At Stop & Shop, you only worry about the restroom when you need it. It's like the rest of the place: clean. No mold; no residual smell. Something the Point Pleasant Boro, N.J. store is known for. Even proud of.
The only "graffiti" is on the light switch; it says "on" and "off." The worst things that happen are a leaky diaper, a locked door, or a line.
On Jan. 10, something very bad and once unthinkable happened here. Something that's become too common, a symbol of a crisis that's plaguing Ocean County, N.J., plaguing New Jersey, Pennsylvania and the whole country.
Something that doesn't happen in a place so clean.
On Jan. 10, a 42-year-old was found dead here at the only "big store" Point Pleasant Boro has. The Jersey City man overdosed on heroin, carrying five additional wax folds stamped "Bud Light" in red on his person.
It was yet another sad case, another horrific way of validating that heroin is no longer the scourge of the streets, the back alleys and the abandoned buildings of the cities. It's no longer the thing celebrities do, or even celebrities you'd easily suspect. Indeed, the reportedly heroin-related death of Academy Award-winning Philip Seymour Hoffman has given the issue the most focus it's had in decades.
No longer the scariest drug, heroin has now become the easiest to get. It's become the most accessible -- especially the high.
And as it becomes cheaper and more available, it's no longer the problem that's happening "elsewhere." Small towns, big cites, even rural farmland areas -- they're all coming to grips with the sad fact that the number of cases in New Jersey, Pennsylvania and elsewhere has skyrocketed in just a matter of a few years.
In just a few years, the drug's purity has jumped from 12 to 65 percent, according to Al Della Fave, spokesman for the Ocean County Prosecutor's Office. With it, overdose deaths in Ocean County, N.J., home to Point Pleasant and other seashore communities battling it all, doubled from 53 in 2012 to 112 in 2013.
In the past three years, addicts who could no longer pay $25 a pill for drugs like oxycodone switched to the much cheaper heroin, often sold for $5 per dose in Newark and Paterson, according to NJ.com.
The number of people between the ages 18 to 25 who sought treatment for opiate addiction jumped by 12 percent from 2010 to 2011, according to NJ.com. There were 368 deaths heroin-related deaths in New Jersey in 2011, up from 287 in 2010, according to the state medical examiner's office.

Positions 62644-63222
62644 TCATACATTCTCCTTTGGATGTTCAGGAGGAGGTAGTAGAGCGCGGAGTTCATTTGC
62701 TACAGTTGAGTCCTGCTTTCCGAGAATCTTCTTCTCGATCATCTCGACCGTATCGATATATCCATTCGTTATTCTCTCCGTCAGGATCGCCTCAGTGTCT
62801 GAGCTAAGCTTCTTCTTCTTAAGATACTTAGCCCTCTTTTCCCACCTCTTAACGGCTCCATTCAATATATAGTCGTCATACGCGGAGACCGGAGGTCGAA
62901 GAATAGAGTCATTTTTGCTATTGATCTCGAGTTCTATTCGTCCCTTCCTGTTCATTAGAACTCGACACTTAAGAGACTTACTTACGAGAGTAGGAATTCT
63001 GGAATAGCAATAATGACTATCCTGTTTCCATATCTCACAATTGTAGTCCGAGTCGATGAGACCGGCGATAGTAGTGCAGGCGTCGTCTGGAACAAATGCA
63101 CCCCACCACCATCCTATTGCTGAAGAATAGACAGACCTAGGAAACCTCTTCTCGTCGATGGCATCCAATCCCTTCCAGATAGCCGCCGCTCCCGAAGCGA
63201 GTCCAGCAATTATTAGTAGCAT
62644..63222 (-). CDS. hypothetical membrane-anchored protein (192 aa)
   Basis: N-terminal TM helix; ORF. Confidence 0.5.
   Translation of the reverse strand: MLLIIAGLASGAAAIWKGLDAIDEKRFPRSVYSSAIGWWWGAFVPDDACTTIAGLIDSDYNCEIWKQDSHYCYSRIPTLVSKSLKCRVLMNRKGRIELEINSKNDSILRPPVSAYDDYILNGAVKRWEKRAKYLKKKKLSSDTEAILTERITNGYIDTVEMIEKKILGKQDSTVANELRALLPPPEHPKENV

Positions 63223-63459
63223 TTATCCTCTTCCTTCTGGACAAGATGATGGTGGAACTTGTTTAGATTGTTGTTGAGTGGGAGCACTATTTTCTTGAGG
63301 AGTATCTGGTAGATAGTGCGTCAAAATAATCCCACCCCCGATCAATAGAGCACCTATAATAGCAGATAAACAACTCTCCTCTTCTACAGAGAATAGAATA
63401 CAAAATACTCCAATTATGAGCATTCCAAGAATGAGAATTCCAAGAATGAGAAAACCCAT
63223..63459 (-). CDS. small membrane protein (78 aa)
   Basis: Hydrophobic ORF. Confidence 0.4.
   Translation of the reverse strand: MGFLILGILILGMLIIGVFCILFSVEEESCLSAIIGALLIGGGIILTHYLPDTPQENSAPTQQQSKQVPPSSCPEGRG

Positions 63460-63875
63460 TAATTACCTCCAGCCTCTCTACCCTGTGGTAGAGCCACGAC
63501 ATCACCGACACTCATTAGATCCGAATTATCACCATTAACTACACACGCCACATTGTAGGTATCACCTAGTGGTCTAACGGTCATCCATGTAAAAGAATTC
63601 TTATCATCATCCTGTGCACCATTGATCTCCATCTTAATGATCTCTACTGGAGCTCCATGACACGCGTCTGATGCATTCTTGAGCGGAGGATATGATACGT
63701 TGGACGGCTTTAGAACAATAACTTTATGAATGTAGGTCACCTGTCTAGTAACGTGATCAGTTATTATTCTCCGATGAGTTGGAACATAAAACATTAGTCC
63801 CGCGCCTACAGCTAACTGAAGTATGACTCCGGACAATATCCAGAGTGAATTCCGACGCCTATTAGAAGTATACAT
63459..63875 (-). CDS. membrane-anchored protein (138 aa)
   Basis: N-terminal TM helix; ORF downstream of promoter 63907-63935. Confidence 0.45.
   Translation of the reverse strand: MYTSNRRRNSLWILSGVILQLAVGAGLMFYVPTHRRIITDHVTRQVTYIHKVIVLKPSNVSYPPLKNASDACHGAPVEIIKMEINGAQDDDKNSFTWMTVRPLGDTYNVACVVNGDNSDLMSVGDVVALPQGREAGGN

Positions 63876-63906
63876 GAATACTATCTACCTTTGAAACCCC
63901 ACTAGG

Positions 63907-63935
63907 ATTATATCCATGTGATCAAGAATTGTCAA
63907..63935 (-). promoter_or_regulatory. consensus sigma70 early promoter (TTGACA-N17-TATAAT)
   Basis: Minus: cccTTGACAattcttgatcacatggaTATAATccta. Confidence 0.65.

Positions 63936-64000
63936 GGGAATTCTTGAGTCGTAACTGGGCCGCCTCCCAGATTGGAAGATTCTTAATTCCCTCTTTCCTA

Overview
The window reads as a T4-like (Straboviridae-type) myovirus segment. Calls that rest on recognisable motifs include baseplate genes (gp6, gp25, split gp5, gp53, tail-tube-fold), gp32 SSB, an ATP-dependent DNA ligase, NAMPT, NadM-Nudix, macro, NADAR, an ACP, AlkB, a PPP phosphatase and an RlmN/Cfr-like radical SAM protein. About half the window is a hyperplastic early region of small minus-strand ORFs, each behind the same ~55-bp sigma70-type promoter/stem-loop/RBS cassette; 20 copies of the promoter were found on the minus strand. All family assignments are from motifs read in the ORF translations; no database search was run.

In the last two weeks of January, 22 people died in six counties in Pennsylvania from what authorities believe were tainted-heroin overdoses.
Young men and women are dying, but so are older parents with small children. People, like the man at Stop & Shop, his body aged way beyond his 42 years, have now become the face of the epidemic.
People who show none of the obvious signs are getting arrested. Some of them work desk jobs for big companies. Or they labor in the back kitchens of restaurants, and they're getting caught, sent off to rehab yet again.
Many of them were the kind of people once repulsed by the thought of sticking needles in their arms. In the autopsies that have become all too common, the medical examiners find needle tracks covering the arms, legs and feet of their lifeless bodies.
"It just takes over the body to the point that the addiction is hard, almost impossible to stop," said Della Fave.
A problem for every town
It's in Point Pleasant Boro, mostly known by many as the place to stop for ice cream and gas on the way back from the beach. In 2012, 148 abuse cases were reported here. Deals, possession cases happen on the streets of this town; a Brick woman was recently arrested for allegedly having a hypodermic syringe and drugs on Leighton Avenue.
In 2012, Point Boro placed number 36 on list of New Jersey 565 towns with the most reported incidents of heroin and opiate treatment, according to a Patch report.
It's in Allendale, N.J., where a 22-year-old man was found unresponsive in his bedroom on Jan. 4. He was pronounced dead at the scene; investigators later determined he died from a heroin overdose. Two Paterson men who allegedly sold the lethal dose of heroin were later arrested on second degree manslaughter charges.
It's in Lacey Township, N.J., where a 19-year-old, back in October, was arrested after he allegedly injected heroin while in the restroom of the local county library. The Lacey man was charged with possession of heroin and possession of a hypodermic syringe.
It's in Hatboro, Pa., where a 27-year-old woman faces 40 years behind bars if convicted in the heroin-induced death of her boyfriend, authorities said.
In too many towns, case after case, arrest after arrest has some connection -- however remotely -- to heroin. In documents released to the media this week that detail Monmouth County's indictments, roughly half of the drug charges involve heroin.